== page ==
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Uncontested Divorce

In an uncontested divorce, the parties agree to the settlement of all contested issues in advance of any court proceedings regarding same. As such, an uncontested divorce is generally faster and less expensive than a contested divorce. This type of divorce is typically the preferred method when the parties have no assets, no debts and no children.

A Petition for Dissolution of Marriage still needs to be filed in an uncontested divorce but the Respondent can waive the right to answer by filing an “Answer and Waiver”, which neither admits nor denies the allegations set forth in the Petition and permits the Petitioner to proceed to the final divorce hearing. Service of process can also be waived if the Respondent agrees to personally accept service, which allows the parties to save the costs incurred for serving the papers via certified process service.

The parties to an uncontested divorce are also required to file sworn financial affidavits with the Court. This requirement cannot be waived. The parties can, however, agree to waive mandatory disclosures (i.e., the exchange 3 years of tax returns, 3 months of checking account statements, 12 months of savings accounts statements, and other financial records representing the assets and liabilities owned by the parties.)


Mediation is an alternative dispute resolution method, which allows the parties to resolve their disputes outside of court. During mediation, a third party neutral (i.e., the mediator) facilitates and encourages the resolution of the issues that are pending between the parties. In family proceedings, the Court generally orders parties to attend mediation prior to trial.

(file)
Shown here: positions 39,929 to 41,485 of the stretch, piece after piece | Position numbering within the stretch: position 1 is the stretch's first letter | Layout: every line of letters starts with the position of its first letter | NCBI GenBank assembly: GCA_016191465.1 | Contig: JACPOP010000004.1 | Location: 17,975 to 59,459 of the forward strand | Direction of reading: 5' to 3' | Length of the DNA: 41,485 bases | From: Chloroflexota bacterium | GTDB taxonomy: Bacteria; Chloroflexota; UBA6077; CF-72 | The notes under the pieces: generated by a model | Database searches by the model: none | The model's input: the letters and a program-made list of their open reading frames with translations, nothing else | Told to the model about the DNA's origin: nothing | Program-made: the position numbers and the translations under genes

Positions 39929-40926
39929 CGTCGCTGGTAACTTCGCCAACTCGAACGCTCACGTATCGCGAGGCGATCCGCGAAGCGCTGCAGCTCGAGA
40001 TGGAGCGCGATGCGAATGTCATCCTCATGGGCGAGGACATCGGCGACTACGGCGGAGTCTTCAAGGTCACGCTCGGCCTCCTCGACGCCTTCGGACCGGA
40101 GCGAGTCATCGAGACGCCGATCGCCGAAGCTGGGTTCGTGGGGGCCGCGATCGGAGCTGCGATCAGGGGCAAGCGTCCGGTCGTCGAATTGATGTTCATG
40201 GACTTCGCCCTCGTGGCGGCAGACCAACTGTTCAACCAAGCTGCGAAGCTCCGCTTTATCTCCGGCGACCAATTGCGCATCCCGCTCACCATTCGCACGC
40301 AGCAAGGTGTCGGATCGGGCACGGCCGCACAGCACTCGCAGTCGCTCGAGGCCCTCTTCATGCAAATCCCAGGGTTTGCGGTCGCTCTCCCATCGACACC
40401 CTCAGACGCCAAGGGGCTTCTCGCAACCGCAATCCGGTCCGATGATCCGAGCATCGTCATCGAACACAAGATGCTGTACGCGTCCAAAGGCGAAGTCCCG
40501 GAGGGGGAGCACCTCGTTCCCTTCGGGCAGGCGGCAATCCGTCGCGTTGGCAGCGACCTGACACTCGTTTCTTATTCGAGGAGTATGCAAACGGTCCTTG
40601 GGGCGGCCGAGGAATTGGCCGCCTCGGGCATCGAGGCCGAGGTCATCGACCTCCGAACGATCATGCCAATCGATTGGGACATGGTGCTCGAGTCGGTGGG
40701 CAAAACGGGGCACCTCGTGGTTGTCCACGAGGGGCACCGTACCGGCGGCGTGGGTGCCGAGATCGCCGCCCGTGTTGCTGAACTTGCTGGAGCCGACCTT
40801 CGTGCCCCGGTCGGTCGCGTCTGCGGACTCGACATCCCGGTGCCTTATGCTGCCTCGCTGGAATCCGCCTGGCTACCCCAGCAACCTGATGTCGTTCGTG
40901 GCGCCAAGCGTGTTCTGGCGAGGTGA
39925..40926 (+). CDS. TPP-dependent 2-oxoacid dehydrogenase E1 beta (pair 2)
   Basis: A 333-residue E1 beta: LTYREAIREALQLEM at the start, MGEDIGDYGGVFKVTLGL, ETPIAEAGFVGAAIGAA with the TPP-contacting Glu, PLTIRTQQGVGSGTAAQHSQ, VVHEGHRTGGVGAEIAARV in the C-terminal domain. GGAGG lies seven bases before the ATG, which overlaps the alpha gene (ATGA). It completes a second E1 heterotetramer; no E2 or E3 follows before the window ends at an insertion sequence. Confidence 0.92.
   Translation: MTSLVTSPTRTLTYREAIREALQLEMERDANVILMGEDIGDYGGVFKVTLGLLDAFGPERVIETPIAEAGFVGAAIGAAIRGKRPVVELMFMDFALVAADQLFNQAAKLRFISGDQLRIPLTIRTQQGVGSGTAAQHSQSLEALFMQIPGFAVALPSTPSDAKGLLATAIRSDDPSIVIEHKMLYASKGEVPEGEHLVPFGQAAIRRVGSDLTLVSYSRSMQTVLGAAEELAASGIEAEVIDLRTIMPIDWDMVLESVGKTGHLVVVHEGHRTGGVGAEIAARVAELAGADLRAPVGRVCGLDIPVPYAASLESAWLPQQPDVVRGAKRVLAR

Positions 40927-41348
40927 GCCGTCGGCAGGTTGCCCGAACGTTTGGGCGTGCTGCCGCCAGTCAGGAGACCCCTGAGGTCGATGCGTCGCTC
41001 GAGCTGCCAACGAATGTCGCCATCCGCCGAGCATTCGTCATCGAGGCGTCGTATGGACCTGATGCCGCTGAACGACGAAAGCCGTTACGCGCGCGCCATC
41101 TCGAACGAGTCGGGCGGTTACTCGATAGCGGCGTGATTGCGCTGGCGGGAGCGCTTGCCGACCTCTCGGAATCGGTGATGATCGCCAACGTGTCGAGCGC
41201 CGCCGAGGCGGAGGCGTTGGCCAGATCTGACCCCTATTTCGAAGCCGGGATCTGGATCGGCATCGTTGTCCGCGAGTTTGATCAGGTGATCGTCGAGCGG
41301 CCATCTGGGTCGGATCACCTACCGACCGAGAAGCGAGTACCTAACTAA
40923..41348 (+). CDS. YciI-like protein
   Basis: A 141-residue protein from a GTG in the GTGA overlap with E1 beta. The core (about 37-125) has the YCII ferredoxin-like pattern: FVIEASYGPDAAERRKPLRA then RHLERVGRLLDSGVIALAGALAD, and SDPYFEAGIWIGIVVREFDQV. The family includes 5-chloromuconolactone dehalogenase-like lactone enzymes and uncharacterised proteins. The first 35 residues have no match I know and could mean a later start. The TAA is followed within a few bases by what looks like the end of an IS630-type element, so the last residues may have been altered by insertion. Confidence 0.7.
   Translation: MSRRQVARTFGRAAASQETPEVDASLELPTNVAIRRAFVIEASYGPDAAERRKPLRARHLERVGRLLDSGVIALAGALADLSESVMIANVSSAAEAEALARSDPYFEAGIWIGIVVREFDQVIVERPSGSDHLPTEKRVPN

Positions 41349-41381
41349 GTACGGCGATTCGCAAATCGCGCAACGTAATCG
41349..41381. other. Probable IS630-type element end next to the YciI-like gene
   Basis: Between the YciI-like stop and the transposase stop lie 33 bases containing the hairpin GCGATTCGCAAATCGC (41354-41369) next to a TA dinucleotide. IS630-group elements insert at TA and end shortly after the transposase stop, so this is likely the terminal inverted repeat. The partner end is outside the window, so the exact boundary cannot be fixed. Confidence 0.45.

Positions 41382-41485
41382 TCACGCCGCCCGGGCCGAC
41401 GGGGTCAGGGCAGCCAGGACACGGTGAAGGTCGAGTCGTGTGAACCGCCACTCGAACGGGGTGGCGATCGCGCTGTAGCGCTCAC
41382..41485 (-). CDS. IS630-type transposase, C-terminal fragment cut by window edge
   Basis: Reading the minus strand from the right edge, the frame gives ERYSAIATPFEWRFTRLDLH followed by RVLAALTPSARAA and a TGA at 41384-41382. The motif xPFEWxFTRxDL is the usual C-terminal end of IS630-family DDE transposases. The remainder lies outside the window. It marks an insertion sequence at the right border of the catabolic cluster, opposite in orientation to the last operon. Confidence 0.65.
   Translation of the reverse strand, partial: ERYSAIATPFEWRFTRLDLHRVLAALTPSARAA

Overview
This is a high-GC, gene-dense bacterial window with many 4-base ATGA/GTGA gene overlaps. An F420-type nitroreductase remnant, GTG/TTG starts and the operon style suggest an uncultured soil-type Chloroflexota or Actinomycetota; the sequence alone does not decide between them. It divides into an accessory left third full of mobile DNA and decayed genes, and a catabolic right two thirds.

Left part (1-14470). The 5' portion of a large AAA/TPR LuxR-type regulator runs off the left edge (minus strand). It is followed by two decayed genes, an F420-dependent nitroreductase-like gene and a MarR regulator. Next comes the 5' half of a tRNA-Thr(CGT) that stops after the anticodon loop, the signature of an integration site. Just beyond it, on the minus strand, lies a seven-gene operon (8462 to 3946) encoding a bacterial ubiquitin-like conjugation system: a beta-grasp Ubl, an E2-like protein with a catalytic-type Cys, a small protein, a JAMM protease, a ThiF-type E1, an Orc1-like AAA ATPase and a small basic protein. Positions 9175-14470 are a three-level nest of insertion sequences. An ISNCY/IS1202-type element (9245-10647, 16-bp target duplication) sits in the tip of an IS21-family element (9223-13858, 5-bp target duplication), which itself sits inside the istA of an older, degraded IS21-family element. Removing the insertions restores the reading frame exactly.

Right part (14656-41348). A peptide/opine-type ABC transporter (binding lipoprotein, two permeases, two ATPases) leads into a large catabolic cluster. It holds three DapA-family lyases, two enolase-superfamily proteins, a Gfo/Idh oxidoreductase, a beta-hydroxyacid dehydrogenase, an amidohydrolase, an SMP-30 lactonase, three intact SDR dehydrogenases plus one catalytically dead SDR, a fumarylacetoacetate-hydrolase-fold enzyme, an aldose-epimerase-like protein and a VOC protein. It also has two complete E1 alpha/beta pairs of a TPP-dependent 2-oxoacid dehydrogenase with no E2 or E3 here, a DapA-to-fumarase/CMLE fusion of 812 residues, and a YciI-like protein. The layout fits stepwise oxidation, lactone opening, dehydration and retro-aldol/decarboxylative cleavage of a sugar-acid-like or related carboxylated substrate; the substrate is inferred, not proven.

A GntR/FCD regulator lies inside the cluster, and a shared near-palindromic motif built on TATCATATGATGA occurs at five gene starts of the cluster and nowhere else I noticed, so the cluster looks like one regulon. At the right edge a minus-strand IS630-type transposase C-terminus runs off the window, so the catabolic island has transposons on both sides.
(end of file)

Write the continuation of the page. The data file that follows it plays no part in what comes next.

Mediation can be highly beneficial to both parties as it allows the parties to negotiate terms that are mutually acceptable to them, and to avoid the uncertainty of the results they may obtain during trial. The parties retain full control over whether the dispute will be resolved, and how the dispute will be resolved. In other words, a Mediated Settlement Agreement will only be obtained by agreement of both parties.

In family proceedings, the parties typically remain in separate rooms and meet individually with the mediator throughout the mediation. Failure to reach to a settlement will result in an “impasse” and the parties will then resort to a judicial resolution for all pending issues. All communications made during mediation are confidential and may not be disclosed to the Judge during a subsequent hearing or trial.